Happiness: When Thinking Fast Steers Us Wrong

I read a lot of books last year— among them The Undoing Project, by Michael Lewis, which led me to Thinking Fast and Slow, by the behavioral psychologist Daniel Kahneman. In Thinking Fast and Slow, Kahneman proposes that the “fast” system of thinking, or system 1, is the efficient and rapid way of processing information and taking action— it’s a heuristic-reliant process and always looks for the shortest path to an answer. It’s helpful, unless it isn’t. System 1 makes mistakes— and one of them is answering the wrong question. Politicians are aces at this one— answer the question you have the ready answer for, and hope the questioner doesn’t notice. And in the brain, often, it doesn’t.
What does this have to do with happiness or goal-setting?

We might ask ourselves “what do I want?”. There are lots of ways to answer that question, and the answer we’re after is sometimes complicated. It might be scary to admit, it might freak us out that there’s no clear way to achieve it, it might look like an insurmountable amount of work to get there, we might think it’s silly. We might be subconsiously blocking the real question for these reasons. Or we might not have really figured out how to listen to ourselves. So when we ask ourselves what we want, sometimes we get a system-one sleight-of-hand. What would make me comfortable right now? What do others expect of me? What would be easiest? What do I already know how to do? What would impress people? And system 1 will answer that question for us before we realize that it’s not really what we wanted to know.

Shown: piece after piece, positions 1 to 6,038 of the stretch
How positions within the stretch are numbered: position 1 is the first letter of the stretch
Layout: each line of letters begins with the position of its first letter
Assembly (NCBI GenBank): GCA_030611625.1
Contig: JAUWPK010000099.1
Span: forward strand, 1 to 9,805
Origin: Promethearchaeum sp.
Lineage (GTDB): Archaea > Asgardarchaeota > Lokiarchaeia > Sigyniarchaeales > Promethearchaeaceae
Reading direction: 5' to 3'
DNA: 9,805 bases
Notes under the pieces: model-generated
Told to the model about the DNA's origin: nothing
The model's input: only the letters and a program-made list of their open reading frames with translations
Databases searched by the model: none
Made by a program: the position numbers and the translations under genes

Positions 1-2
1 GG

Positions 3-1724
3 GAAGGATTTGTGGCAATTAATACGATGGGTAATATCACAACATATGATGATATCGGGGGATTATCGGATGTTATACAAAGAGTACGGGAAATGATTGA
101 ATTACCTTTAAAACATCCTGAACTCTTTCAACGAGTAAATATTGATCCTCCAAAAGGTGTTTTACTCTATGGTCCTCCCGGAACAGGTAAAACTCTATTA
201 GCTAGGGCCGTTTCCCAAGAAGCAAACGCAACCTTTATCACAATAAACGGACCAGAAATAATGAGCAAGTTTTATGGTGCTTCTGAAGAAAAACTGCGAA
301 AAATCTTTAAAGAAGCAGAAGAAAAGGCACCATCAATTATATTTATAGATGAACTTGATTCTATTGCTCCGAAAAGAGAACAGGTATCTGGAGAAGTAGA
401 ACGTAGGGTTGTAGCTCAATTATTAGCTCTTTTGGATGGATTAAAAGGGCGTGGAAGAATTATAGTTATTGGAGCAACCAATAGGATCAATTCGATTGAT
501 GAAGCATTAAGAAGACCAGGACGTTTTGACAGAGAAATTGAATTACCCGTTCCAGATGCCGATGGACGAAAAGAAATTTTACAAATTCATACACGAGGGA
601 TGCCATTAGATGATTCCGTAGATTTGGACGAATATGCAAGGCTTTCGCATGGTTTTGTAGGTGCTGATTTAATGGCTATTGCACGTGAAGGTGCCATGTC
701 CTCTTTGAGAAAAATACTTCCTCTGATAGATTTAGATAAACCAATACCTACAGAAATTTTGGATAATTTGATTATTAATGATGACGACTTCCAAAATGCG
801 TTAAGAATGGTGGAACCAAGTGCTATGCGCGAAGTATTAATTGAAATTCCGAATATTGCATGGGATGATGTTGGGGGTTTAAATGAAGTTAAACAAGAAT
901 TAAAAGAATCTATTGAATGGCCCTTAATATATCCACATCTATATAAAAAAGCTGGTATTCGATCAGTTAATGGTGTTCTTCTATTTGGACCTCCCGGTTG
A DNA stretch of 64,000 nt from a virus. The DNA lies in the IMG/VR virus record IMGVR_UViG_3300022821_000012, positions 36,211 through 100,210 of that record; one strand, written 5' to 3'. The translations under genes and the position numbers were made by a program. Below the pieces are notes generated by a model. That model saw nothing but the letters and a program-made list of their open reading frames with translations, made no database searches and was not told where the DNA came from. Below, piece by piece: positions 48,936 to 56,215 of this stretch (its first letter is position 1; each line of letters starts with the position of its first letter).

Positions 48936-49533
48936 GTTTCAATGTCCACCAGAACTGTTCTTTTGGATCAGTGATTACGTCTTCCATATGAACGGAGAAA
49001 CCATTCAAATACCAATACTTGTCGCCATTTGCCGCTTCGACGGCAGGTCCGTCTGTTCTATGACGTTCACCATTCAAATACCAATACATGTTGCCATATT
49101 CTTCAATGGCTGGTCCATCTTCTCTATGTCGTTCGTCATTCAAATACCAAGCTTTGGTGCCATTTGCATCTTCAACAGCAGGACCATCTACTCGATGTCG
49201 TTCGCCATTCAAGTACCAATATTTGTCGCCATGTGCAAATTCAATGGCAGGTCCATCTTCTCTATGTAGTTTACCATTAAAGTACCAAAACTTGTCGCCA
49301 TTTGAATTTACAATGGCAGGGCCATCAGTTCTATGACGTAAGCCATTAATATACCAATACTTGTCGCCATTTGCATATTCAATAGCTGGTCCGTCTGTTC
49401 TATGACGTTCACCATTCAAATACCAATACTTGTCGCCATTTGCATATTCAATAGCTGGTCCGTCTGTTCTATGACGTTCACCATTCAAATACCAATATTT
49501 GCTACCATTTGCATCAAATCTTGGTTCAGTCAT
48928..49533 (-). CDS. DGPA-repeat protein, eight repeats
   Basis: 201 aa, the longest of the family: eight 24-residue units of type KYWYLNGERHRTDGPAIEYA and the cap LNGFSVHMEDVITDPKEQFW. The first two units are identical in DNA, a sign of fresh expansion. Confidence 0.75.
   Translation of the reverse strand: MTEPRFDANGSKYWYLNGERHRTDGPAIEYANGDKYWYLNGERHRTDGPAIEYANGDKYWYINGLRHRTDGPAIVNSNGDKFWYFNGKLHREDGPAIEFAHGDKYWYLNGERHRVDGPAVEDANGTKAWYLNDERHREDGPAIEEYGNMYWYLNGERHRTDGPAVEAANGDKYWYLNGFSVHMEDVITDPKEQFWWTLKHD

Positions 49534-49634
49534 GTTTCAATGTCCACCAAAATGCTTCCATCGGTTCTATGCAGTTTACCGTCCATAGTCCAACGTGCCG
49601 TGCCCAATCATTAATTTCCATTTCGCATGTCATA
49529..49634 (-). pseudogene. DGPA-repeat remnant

Where does that leave us? I believe that self-reflection is a necessarily slow process. That’s not to say that we can’t have bursts of insight that hit like lightnening and change everything, but those aren’t enough on their own. We hear a lot about goal setting this time of year, and there’s a booming business for planners, self-help books, journals, programs, and “goal getter” t-shirts. All of this is fine, but none of it is going to help us unless we can take dedicated time thinking slow about what we want.

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